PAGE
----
Tuesday, 23 August 2016

Drinkers want cheaper not stronger beer

Cripps budget in April 1950 didn’t please everyone. The tax on beer was cut, but the government forced brewers to increase the strength of beer rather than reduce the price.

I’m not sure why the government didn’t want the price to fall. That’s certainly what those in the trade wanted. And I can understand why. But I’ll let someone with personal experience explain:

Sir Stafford Cripps is out of touch with public opinion, says Mr. G. B. Green, President of the Cheltenham Licensed Victuallers' Association.

"The public want a cheaper, not a stronger beer. The three per cent gravity increase is just a 'sweetener.'

"We licensees are very grieved that there has been no reduction in price. We had quite expected it.

"I think the public generally is quite satisfied with the beer at present on the market. It's a good, honest beer.

"But— it's too expensive."

Brewing of the new Cripps special stronger beer will begin at the Cheltenham and Hereford Breweries "in the next day or two."

Mr. N. H. R. Wardle, manager of the Brewery, told the "Echo" to-day that it was not possible to say how soon the higher gravity beer would be available to the consumer.

Bottled beer, he explained. required up to three weeks' conditioning; draught beer, about a week.

Complicated instructions concerning the brewing of the stronger beer were received by the Brewery from the Customs and Excise authorities during the morning.

Commenting on Sir Stafford's Budget decision to increase the gravity of beer instead of making any alteration in the price, Mr. Wardle said:

"We are sorry that the Chancellor has not considered it possible to lower the duty on beer, but at the same time we feel that the public will appreciate a stronger beer for the same money.

"But I doubt if the new strength will do anything to increase sales.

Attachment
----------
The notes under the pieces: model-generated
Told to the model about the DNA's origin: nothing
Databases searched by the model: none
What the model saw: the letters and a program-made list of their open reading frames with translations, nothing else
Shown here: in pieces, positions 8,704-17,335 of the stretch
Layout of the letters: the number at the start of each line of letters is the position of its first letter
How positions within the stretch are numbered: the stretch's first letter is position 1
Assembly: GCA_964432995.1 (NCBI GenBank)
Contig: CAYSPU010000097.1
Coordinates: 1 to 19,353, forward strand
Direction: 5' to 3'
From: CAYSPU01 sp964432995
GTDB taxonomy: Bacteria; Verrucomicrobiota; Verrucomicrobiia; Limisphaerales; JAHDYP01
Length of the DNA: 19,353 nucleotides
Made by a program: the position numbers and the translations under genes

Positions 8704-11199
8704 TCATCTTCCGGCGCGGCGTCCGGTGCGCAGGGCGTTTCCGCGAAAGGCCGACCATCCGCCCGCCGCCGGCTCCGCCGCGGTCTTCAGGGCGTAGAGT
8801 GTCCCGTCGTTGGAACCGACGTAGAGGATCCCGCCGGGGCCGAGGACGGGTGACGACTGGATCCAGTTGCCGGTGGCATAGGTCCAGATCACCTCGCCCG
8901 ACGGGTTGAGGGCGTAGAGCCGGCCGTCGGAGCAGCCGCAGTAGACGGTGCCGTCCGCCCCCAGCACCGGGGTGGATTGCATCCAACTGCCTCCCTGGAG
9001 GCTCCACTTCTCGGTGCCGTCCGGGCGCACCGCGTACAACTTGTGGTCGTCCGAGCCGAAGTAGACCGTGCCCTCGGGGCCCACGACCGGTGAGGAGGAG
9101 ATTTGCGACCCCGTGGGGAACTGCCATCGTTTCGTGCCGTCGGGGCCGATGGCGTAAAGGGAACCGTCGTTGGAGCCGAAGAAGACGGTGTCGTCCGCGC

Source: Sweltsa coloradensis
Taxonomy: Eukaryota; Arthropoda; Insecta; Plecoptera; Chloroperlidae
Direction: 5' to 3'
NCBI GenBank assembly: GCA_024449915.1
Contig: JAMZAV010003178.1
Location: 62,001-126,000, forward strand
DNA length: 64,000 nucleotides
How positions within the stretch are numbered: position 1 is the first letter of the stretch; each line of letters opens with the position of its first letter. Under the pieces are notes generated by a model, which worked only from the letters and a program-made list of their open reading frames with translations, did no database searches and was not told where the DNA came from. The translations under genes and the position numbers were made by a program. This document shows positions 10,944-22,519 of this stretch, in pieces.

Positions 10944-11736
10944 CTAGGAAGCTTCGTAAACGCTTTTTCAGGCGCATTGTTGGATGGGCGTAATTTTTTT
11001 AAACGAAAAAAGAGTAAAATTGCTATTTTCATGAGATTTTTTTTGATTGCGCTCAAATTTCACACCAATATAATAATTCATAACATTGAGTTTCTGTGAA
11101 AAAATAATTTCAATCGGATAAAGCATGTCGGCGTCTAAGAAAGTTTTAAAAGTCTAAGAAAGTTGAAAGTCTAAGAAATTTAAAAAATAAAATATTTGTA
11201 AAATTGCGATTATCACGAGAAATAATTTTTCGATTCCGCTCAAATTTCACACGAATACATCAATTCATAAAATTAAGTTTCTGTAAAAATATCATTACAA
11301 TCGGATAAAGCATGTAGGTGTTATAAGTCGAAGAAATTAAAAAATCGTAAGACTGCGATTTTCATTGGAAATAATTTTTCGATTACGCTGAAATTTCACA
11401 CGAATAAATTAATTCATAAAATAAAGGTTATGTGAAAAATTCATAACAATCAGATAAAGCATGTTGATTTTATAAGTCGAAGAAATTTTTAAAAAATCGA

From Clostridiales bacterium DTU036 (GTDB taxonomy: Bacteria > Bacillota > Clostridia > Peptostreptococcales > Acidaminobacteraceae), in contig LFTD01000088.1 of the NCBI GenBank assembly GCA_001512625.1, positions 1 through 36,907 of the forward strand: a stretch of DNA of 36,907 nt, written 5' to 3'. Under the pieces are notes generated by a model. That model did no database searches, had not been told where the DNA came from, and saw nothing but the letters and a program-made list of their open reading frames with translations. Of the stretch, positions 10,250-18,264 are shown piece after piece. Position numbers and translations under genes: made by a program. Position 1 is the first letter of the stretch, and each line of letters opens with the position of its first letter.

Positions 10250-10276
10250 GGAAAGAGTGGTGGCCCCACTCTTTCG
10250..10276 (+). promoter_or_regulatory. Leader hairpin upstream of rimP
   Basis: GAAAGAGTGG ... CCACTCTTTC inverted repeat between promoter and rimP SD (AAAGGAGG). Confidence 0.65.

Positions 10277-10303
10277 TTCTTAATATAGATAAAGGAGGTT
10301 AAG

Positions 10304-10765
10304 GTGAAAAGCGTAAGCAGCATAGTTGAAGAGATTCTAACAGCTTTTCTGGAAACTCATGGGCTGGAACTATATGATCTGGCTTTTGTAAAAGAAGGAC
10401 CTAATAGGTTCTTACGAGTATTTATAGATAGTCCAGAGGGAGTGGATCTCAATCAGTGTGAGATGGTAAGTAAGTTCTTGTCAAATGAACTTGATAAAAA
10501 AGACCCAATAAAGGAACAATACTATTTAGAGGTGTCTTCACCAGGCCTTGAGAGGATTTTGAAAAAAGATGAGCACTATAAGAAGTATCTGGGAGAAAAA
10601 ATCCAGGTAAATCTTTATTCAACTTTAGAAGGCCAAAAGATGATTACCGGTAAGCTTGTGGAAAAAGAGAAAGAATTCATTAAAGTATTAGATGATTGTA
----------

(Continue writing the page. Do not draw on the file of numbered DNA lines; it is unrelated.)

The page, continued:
"There is lot of disappointment among licensees who had hoped for a price reduction which would arrest the present decline trade." ,
Gloucestershire Echo - Wednesday 19 April 1950, page 1.

A small increase in strength was likely to have marginal impact on demand for beer. While a decrease in price almost certainly would have increased sales. And revenue to the government. Which makes their decision to increase beer gravity even stranger.

Here’s what the changes meant in terms of tax and gravity:

Ordinary Mild

old rate new rate
tax per standard barrel 4120.5 3852 3852 3852
OG 1030 1030 1032 1033
tax per 36-gallon barrel 2247.55 2101.09 2241.16 2311.2
tax per pint 7.80 7.30 7.78 8.03

Ordinary Bitter
old rate new rate
tax per standard barrel 4120.5 3852 3852 3852
OG 1035 1035 1037 1038
tax per 36-gallon barrel 2622.14 2451.27 2591.35 2661.38
tax per pint 9.10 8.51 9.00 9.24

The tax cut amounted to about 0.5d per pint on Ordinary Mild and Bitter. An increase in gravity by 3º left breweries slightly out of pocket, if they continued to sell the beer at the same price.

Note what a huge percentage of the retail price the tax amounted to. At this time a pint of Mild retailed for about 13d per pint, Ordinary Bitter 15d. Doesn’t leave a huge margin for either brewer or publican.

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